The only meaningful break I had during that time was a wonderful two-week trip to Croatia with my girlfriend back in March that I did not write about because I wanted to focus on her as there were enough distractions during the semester. She is the reason why I made it through the last two years because she always encouraged me and made me not give up and go on working for everything I wanted to achieve – and that despite of the fact that one of the things I worked for meant that we would live on different continents for the better part of a year.

Anyway, so far everything worked out fine. My girlfriend will come visit me on Christmas and we will do quite a lot of travelling that I will write about here. Obviously, I will do some trips before that as well and you can trust me that I will keep you up to date on that. Walking over the campus of Colorado College is a feeling of infinite satisfaction. Hard work does pay out in the end. My colleagues are friendly, my apartment is amazing, the campus is beautiful and all in all it just feels like finally being back in paradise, because – as I already established at the beginning of my blog: Paradise is not some place you can look for. Because it´s not where you go. It´s how you feel for a moment in your life when you´re part of something. And if you find that moment...it lasts forever. To be honest, though, now that I think of it, I never left paradise to begin with. My time at home feels exactly the same but…different. My people at home make studying in Regensburg feel like being in paradise as well but - as this is a travel blog – I have to focus on the other paradise. The one far away from home. That being said: welcome back.

Completed

Donnerstag, 06.10.2016

While travelling I learned that many negative experiences can also have a positive aspect. All the problems you encounter might be annoying, but at least you learn how to deal with them on your own. This attitude helped me in a lot of situations so far, but sometimes - under certain circumstances - there's nothing that can support you while you're suffering through a difficult time. For example if you're on a 14 hour over-night bustrip and your bed is located between an overenthusiastic Canadian guy who won't shut up even though everybody is (clearly) trying to sleep and a Vietnamese guy who's mobile phone is ringing every two minutes. Believe me: this is hell.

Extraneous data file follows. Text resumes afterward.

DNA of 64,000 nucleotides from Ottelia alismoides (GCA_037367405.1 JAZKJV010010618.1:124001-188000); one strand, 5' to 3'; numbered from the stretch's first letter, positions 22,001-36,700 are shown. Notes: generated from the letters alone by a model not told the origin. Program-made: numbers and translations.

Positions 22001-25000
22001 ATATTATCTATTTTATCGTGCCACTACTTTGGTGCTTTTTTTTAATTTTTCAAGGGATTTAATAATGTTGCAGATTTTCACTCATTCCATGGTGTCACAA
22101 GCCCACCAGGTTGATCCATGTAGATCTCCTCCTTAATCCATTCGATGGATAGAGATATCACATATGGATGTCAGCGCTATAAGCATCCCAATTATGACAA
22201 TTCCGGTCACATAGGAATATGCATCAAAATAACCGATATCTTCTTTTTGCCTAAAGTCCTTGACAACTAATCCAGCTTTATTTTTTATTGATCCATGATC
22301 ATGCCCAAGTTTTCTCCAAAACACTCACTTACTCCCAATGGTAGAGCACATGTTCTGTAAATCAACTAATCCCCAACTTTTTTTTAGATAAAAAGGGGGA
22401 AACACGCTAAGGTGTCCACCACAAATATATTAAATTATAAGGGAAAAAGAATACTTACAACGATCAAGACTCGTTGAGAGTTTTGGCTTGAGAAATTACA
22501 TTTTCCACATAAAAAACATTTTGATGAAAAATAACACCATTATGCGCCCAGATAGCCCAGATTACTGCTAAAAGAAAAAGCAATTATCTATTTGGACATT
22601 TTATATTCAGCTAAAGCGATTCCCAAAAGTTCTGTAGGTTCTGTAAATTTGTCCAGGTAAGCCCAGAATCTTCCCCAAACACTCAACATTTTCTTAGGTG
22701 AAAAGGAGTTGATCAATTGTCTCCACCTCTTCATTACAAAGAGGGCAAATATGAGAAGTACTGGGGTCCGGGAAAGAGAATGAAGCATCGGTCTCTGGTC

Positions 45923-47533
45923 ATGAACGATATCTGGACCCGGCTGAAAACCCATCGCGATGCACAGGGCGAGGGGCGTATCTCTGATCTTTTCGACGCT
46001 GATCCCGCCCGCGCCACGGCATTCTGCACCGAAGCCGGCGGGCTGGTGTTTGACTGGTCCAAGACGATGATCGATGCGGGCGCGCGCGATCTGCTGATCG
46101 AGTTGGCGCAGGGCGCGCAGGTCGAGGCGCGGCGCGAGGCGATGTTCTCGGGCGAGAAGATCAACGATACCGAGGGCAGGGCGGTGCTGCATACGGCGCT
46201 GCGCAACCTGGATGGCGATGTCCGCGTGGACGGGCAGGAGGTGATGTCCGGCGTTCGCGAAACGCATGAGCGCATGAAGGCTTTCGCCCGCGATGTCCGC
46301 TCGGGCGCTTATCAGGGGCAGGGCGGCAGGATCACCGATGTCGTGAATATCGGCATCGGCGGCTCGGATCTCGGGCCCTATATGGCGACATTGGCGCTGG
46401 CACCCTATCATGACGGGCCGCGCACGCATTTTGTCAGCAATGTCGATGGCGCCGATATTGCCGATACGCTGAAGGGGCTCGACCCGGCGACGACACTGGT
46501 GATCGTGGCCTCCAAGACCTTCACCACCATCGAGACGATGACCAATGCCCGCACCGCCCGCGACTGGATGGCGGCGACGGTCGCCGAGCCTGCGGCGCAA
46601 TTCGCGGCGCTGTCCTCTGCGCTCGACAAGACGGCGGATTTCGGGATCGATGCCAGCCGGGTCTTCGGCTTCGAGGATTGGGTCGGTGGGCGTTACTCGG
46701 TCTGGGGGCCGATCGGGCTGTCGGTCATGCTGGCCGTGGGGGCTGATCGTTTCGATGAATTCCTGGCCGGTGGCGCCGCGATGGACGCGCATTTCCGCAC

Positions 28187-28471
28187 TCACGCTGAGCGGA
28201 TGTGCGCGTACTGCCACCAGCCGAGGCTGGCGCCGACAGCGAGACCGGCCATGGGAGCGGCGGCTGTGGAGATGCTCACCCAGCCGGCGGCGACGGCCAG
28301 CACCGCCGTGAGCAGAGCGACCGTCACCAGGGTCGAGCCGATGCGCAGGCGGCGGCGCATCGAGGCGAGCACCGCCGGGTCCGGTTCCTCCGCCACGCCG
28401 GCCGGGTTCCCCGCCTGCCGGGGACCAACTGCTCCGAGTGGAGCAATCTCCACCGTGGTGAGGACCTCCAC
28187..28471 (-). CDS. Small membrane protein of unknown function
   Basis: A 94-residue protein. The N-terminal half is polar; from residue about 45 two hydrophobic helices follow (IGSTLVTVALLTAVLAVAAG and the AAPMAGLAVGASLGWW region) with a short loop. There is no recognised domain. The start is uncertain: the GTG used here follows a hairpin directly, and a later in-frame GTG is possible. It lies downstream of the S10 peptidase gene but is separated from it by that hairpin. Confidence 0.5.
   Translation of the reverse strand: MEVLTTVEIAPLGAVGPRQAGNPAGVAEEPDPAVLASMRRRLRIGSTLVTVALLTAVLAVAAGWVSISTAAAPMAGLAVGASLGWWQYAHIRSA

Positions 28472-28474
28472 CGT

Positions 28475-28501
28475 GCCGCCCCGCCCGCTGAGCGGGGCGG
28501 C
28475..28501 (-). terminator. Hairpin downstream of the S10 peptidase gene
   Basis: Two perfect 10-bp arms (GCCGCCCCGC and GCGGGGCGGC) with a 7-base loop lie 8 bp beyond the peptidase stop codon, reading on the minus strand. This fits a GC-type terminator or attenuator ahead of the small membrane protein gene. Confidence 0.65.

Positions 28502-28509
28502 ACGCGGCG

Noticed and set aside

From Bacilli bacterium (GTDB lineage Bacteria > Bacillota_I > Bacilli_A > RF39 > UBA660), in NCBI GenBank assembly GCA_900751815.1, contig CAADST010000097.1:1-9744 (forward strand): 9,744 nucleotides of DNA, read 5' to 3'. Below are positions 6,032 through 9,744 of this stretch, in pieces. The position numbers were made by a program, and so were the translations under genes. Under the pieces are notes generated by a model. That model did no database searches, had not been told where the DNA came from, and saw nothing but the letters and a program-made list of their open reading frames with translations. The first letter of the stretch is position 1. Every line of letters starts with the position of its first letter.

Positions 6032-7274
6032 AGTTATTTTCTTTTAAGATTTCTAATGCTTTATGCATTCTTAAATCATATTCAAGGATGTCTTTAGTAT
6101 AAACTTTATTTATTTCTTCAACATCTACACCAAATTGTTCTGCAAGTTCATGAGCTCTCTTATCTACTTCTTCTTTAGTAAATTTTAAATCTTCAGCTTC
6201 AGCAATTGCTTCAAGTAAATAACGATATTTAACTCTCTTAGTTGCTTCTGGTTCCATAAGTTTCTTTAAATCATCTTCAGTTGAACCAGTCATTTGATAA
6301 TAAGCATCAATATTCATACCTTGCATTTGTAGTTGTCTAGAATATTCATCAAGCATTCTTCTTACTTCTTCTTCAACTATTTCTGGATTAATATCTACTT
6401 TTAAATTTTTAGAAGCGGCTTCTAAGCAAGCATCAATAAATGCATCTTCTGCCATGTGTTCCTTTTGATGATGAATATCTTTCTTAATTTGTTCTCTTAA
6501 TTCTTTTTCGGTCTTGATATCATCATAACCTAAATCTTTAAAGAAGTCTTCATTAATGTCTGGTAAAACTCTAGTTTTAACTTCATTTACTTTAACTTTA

But besides of this (minor) disturbance my last two weeks in Vietnam were as fun as relaxing as I was hoping them to be. Before going back home to enter the world of studying again I wanted to rest as good as possible in order to start the new semester with a bunch of new energy. And I'm glad this is exactly what I was able to do. After Nha Trang I travelled further south to a village called Da Lat which is famous for the many outdoor activities you can do there. One of those tours included abseiling and jumping off a 11-meters-high cliff...one of the most scariest and at the same time most amazing things I've done while travelling so far! Even though that was a lot of fun, it's not what most people would call relaxing and that's why I left Da Lat after a couple of adventerous days and went to Mui Ne, a small village next to the coast. Besides visiting some sand dunes alla Te Paki (my kiwi backpacker friends will get this) and playing chess against a guy from Canada in my hostel there was not much to do for me, so I'll skip a couple of days foreward to my last destination: Ho-Chi-Minh. Most of you will recognize Ho-Chi-Minh under its Western name, Saigon. I spent my time there learning about something I managed to avoid so far: the Vietnam War. Various museums, actual battlefields and the famous Ho-Chi-Minh path offer visitors an in-depth insight into everything that happened during and after the war.